Table of Contents


Nature's contributions to people


We need Pollinators

Pollinators providing us food

Pollinator animals such as bees, birds, bats, butterflies, and flies are responsible for pollination of 75% of food crops we eat.

Pollinated crops include those that provide fruit, vegetables, seeds, nuts and oils. Many of these are important sources of vitamins and minerals.

List of the species pollinated by bees and other animals

  1. Fruits: Apple, Mango, Avocado, Kiwi, Strawberry, Papaya, watermelon, orange , grapefruit, Coconut, Cantaloupe, Plum, Cherry, Peach, Guava, Pomegranate, Grape

  2. Nuts: Cashew, Chestnut, Almond, Macadamia

  3. Berries: Raspberry, Blackberry, Blueberry

  4. Vegetables: Cauliflower, Cabbage, Broccoli, Onion, Potato, Turnip, Chilli pepper, red pepper, pumpkin, groud, zucchini, Squash, Carrot, Eggplant, Tomato

  5. Legumes: Pigeon pea, Cajan pea, beans, Kidney bean, green bean

  6. Oil: Canola, Mustard, Flex, palm oil

  7. Grains: Buckwheat

  8. Fibers: Cotton, linen made from flax

Currently, the pollination services provided by the insects and other pollinators are free. However, scientists have estimated the values of pollination services in monetary terms. In 2020, the estimated cost of pollinator services ranges from $195-387 billion annually.

Pollinators in crisis

In recent times, there is a widespread decline in insect pollinators worldwide. Many pollinators, particularly bees and butterflies, are being driven toward extinction by diverse pressures, many of them human-made. We are seeing entire bee colonies dying away at an alarming rate.

There are several causes of declines:

  • Habitat loss is one of the major culprits responsible for pollinator decline and impacts on their health. There is loss of abundance and diversity of flowers and decline in suitable habitat for them to build nets due to agricultural expansion and other human activities.

  • Exposure to pesticides: Pesticides are chemical compounds that are used to kill pests, including insects, rodents, fungi and weeds. But they are also harmful to pollinator insects such as bees. Pesticide groups such as Pyrethroids are particularly harmful to bees. Some bees die when they feed on these pesticides. They can also take the pesticides along with pollen in to their hives, which accumulate over time and eventually cause entire colonies to die.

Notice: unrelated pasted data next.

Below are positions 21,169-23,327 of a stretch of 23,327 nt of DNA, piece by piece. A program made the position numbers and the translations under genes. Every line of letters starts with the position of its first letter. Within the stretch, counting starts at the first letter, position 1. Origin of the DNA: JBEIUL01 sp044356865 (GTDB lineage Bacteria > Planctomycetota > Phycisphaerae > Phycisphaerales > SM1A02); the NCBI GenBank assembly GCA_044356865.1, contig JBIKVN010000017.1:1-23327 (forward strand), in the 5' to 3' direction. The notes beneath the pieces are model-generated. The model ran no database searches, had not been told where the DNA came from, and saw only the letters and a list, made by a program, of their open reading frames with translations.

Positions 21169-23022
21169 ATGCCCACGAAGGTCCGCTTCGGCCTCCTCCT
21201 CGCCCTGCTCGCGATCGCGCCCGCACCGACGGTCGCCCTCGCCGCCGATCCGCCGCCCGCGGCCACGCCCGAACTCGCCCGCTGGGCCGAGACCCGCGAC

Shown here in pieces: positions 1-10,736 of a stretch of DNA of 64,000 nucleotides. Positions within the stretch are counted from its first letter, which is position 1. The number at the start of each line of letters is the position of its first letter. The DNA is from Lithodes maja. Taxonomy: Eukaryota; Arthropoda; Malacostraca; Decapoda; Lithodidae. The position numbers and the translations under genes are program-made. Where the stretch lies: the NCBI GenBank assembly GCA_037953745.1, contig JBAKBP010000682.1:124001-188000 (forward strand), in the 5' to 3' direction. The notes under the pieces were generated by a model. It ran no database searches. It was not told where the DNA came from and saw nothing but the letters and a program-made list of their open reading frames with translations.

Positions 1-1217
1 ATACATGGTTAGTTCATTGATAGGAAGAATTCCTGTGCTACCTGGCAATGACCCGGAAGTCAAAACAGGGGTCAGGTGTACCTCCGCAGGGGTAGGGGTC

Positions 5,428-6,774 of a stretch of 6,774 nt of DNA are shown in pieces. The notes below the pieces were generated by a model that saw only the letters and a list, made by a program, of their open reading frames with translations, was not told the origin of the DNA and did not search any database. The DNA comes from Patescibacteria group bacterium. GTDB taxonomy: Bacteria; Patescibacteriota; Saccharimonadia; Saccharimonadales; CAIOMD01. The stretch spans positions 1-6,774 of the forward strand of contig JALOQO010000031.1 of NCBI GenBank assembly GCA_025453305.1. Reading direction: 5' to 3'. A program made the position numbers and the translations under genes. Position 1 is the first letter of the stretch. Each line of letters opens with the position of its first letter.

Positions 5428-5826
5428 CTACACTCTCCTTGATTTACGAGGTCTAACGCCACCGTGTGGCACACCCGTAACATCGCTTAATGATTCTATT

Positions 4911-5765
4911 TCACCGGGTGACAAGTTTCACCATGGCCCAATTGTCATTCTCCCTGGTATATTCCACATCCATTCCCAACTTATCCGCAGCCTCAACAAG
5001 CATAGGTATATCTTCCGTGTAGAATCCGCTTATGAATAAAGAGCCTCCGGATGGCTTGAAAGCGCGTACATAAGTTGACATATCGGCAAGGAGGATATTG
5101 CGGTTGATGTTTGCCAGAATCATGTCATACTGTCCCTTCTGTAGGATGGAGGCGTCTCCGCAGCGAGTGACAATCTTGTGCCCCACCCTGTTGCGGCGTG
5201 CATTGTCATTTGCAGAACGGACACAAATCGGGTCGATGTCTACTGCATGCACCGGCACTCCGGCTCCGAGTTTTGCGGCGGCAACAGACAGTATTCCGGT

• Infection by parasites and pathogens, many of them accidentally spread by the actions of humans.

  • Climate change is also affecting the quantity and quality of floral resources for pollinators. There is increase in drought frequency which cause plants to produce fewer flowers with less nectar .

World without pollinators

If pollinator animals such as bees become extinct, there would be major rippling effects throughout ecosystems . We may lose all the plants that bees pollinate and all of the animals that eat those plants in the food chain .

It will also dramatically disrupt human food systems.

While many plants such as cereal grains such as rice, wheat and soybean are wind-pollinated and are therefore unaffected by decline in pollinator populations, many fruits and vegetables, however, are insect-pollinated and could not be grown at such a large scale, or so cheaply, without them.

There are artificial pollination techniques using humans and machines to do the work of animal pollinators. Hand-pollination by humans is being used in some farms where bees are unavailable. But it is incredibly labor-intensive and expensive.

Robotic bees are also being developed that are tiny drones with cameras and sensors and fly flowers to flowers like bees. This is again very expensive and not accessible to everyone.

Even if we are able to have artificial means for pollination, we cannot let bees and other pollinators die from our human actions. They are part of nature just like us and have an important role to maintain the ecosystem.

Saving pollinators

There is a lot we can do to save bees and other pollinator insects. First of all, we need to reduce our use of pesticides and ban the harmful pesticides that kill pollinators.

We should protect wild and native habitat of the pollinators. In our landscapes, we can plant diverse plants making sure something is blooming each season s making sure something is blooming each season.

Even in our homes and communities, we can do many things to save them.

We can create gardens that are safe for the bees. We can plant pollinator-friendly blooming plants without any use of pesticides. We can make such gardens in your backyard, windowsills, balconies and also roadsides. We can also let patches of land to grow wild letting grasses and wildflowers grow and make great nesting and feeding sites for bees.

Planting trees is also important. When a tree blooms, it supplies hundreds and thousands of flowers for bees and other pollinators.

Bee garden illustration courtesy Anushri Lama

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